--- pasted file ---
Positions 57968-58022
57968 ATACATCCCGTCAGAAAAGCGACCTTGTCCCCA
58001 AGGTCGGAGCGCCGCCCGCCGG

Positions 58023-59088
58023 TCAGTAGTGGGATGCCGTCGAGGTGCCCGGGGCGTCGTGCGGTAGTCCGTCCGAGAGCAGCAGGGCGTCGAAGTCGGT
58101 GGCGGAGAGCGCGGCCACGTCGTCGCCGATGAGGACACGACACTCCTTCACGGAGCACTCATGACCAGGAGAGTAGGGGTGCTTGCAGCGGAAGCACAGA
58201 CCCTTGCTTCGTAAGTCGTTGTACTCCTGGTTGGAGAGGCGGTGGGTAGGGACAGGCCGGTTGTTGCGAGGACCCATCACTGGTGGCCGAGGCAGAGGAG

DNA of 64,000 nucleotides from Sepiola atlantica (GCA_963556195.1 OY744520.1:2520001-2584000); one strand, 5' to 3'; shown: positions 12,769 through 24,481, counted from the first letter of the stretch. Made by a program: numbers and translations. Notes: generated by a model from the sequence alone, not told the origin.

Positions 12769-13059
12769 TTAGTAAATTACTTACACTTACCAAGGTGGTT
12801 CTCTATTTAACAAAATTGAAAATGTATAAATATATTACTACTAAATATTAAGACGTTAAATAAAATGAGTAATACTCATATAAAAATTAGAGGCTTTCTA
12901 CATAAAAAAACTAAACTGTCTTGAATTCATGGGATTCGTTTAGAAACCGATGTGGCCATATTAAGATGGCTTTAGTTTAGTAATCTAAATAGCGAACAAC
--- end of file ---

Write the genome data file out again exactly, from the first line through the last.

Positions 57968-58022
57968 ATACATCCCGTCAGAAAAGCGACCTTGTCCCCA
58001 AGGTCGGAGCGCCGCCCGCCGG

Positions 58023-59088
58023 TCAGTAGTGGGATGCCGTCGAGGTGCCCGGGGCGTCGTGCGGTAGTCCGTCCGAGAGCAGCAGGGCGTCGAAGTCGGT
58101 GGCGGAGAGCGCGGCCACGTCGTCGCCGATGAGGACACGACACTCCTTCACGGAGCACTCATGACCAGGAGAGTAGGGGTGCTTGCAGCGGAAGCACAGA
58201 CCCTTGCTTCGTAAGTCGTTGTACTCCTGGTTGGAGAGGCGGTGGGTAGGGACAGGCCGGTTGTTGCGAGGACCCATCACTGGTGGCCGAGGCAGAGGAG

DNA of 64,000 nucleotides from Sepiola atlantica (GCA_963556195.1 OY744520.1:2520001-2584000); one strand, 5' to 3'; shown: positions 12,769 through 24,481, counted from the first letter of the stretch. Made by a program: numbers and translations. Notes: generated by a model from the sequence alone, not told the origin.

Positions 12769-13059
12769 TTAGTAAATTACTTACACTTACCAAGGTGGTT
12801 CTCTATTTAACAAAATTGAAAATGTATAAATATATTACTACTAAATATTAAGACGTTAAATAAAATGAGTAATACTCATATAAAAATTAGAGGCTTTCTA
12901 CATAAAAAAACTAAACTGTCTTGAATTCATGGGATTCGTTTAGAAACCGATGTGGCCATATTAAGATGGCTTTAGTTTAGTAATCTAAATAGCGAACAAC